Why It’s Hard for Me to Communicate on my Illnesses and Pain

A few months ago, my husband and I had our first real fight after nearly a decade of being together. It had to do really with my lack of communication on how I’m doing. As much as I help others with communication skills within relationships, I’m not great at verbally communicating my own illness fun. It’s how I started writing about everything so, ya know… I just wrote this to him as a way to share more of my feels. This piece originally appeared on our Medium publication in February.

Hey love,

I know it’s hard for you to see what I’m going through. Invisible illnesses don’t make it easy for people to see all the ways they impact my life. I’ve gotten pretty good at coping with my illness fun, too, which doesn’t make it easy to tell when I’m struggling. Like a prey animal, I hide when my pain increases because it makes me vulnerable. I become an easy target for people to mock or harm.

Despite all this work I do with others on communication, I’m not great at it myself. I know that if I communicated what I’m dealing with better, it would improve both of our lives. It’s hard, though.

Just like showing my illness fun is vulnerable, talking about it is, too… except on steroids.

It’s easy and commonplace for me to notice my own pain or how my illnesses are being exacerbated on any given day. I have to do this in order to survive my day. Living is full of calculations for me —

Which extra medications do I take at which times? When do I use the ‘big gun’ medicines? Which of my non-medicinal relief methods can help, and in which order should I use them?

This has all become as natural to me as breathing.

Everything I do and experience is colored by pain and illness, even on the best days. When I talk about all of this, it reminds me how sick I am. It’s just a reminder of how differently you and I experience life. I know that my illnesses and pain doesn’t mean I’m lesser than you. Still, my depression and anxiety love to play on that.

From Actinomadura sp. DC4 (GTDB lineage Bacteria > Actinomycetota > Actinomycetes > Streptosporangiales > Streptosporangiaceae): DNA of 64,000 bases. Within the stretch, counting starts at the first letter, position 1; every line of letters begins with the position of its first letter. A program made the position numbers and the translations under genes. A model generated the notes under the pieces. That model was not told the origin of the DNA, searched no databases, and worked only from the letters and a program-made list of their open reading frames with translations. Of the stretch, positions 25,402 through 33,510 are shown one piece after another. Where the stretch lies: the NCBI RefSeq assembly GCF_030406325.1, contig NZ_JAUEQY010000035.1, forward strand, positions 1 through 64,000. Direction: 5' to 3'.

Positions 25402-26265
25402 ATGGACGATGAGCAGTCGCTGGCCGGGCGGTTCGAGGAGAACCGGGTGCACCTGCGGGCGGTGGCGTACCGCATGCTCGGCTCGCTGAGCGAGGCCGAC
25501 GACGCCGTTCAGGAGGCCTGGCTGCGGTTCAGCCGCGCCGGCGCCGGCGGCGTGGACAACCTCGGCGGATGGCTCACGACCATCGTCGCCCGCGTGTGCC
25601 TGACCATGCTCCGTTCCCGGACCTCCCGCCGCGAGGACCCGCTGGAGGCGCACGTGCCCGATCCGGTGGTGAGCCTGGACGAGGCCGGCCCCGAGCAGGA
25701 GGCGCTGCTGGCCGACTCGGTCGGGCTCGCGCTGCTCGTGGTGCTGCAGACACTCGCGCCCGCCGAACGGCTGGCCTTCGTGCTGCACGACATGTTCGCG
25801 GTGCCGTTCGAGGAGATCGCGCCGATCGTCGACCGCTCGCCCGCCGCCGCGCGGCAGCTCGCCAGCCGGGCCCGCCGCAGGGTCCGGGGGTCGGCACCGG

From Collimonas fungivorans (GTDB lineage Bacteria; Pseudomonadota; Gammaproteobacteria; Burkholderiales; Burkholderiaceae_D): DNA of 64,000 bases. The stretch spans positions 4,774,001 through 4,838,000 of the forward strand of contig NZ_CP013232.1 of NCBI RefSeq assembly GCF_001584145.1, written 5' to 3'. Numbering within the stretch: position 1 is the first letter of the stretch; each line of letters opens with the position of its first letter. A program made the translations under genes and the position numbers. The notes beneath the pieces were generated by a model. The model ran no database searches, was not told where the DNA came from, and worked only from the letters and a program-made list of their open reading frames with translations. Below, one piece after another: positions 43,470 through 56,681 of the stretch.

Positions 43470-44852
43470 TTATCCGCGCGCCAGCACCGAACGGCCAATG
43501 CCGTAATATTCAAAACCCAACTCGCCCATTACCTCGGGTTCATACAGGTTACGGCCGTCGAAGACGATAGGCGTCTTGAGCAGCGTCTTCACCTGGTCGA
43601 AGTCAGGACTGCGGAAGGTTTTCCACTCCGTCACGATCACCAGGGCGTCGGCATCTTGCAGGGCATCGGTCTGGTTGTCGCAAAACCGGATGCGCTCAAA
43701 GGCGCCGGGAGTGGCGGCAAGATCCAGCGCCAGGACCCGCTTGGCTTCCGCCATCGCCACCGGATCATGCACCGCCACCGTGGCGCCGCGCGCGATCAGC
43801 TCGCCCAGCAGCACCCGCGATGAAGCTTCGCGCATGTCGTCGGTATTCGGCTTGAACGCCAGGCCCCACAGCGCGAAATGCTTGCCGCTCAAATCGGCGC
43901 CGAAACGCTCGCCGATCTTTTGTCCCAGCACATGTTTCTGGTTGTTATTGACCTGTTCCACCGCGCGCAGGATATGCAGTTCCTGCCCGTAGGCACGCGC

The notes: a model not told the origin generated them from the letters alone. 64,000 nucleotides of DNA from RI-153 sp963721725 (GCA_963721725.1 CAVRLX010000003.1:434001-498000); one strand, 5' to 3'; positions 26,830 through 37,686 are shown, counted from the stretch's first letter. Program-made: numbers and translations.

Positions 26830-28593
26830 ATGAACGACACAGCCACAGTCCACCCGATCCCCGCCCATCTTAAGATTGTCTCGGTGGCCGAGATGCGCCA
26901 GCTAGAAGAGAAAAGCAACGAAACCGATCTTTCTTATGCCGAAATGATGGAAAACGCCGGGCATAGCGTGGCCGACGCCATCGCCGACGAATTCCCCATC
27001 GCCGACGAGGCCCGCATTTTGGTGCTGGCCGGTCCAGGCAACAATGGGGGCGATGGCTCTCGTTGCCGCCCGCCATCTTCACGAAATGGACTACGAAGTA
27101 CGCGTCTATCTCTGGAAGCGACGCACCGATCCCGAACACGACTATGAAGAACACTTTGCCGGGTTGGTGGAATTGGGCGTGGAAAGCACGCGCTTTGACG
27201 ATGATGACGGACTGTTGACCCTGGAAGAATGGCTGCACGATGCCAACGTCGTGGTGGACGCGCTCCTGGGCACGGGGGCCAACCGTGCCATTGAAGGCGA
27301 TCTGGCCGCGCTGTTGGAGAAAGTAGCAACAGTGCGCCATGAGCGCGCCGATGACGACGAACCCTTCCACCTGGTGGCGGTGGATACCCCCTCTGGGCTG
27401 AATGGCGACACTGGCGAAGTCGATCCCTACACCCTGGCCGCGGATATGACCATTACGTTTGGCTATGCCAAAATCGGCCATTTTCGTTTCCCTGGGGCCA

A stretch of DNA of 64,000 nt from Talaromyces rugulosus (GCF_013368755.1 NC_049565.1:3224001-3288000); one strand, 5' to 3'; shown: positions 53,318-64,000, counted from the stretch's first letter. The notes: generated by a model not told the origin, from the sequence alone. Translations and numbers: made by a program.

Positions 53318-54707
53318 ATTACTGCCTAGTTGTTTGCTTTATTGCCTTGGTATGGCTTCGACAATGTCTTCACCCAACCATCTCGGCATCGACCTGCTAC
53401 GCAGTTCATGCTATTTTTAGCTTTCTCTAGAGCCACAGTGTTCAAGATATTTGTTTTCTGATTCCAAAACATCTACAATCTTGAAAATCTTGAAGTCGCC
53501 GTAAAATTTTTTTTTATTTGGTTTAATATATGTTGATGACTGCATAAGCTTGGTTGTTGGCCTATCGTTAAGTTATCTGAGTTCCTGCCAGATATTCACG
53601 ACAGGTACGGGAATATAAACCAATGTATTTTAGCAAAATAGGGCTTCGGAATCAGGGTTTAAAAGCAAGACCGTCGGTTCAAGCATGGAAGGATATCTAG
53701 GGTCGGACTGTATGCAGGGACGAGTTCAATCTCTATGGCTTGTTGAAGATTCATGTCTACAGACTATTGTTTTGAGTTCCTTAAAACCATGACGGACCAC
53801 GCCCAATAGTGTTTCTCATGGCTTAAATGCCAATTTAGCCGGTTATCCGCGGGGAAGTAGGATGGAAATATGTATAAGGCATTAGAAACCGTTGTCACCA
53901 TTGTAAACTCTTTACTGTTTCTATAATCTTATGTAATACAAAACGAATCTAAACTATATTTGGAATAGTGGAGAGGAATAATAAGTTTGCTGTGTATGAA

It makes me scared, too. I get scared about how sick I am and how many more rough than easy days I have lately. I fear for what this means for my future — our future. My anxiety takes over and wonders:

Are my medications working? Do we have to switch again? I’m running out of options. How long will I live, then?

And then I wonder how long you’ll stay.

You say you won’t leave. Part of me knows you won’t. Still… there is so much evidence against relationships and illness. I can’t help but worry about this. How sick can I get before you decide it’s too much, even if you don’t tell me?

When I can’t cope as well with all this, it also makes me feel like a failure.

I’ve been sick since I was five. I’m so adept at hiding how painful existing is for me. Even physicians often don’t believe how pained I am because I smile and laugh.

The truth is, if I didn’t do those things, if I didn’t hide how I’m doing, I wouldn’t survive. If I had to talk about every single thing I endure and the pain I experience, it would remind me of how subpar all this makes me feel. It’s not easy on my mental health.

I know that my lack of communication sometimes makes living with me difficult. I promise that I will work on communicating better, even if we use code words for things. I will try to be more open about how I’m doing, what I can do, and what I need.

But I need something from you.

When I talk about my pain and illness state, please listen. Ask me questions. Hold my hand. Hold me. Recognize how hard I’m trying to break this habit of hiding.

It isn’t easy and it won’t happen overnight, but I’m trying.

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  • Oh, thank and I would like to share on my page. Along with my “grocery list” of issues, I also have a head injury from the accident that changed our families lives forever. FOREVER. Why? Yep, communication. Except I have a hard time expressing myself. So – that either means I do a horrible job and am misunderstood further, or give up. After 16 years of keeping things under wraps to appear the way I should – life is a drudgery. I wish my doctors would sometimes say to my husband “she is really sick”. Sometimes I feel that bit of hesitation, as my acting is so good, I’m sure I’ll win an Oscar. We must remember that when Trauma hits…the need to talk is processing and is part of GRIEVING. It’s not complaining, it’s simply moving through the stops of grief. Now, I feel stuck. I hate being in the place I am, but I try to keep doing the things I love – which can be interesting…. TEACH and LECTURE! lol. At least it gives one a chance to learn to languages. lol. I appreciate you honesty and look forward to reading more. Cathy, 40 years of marriage, 2 kids 8 grands…and still trying to talk! 🙂

    • I love your reminder that talking is a part of processing! That’s so true. Keep on keeping on, dear one! <3

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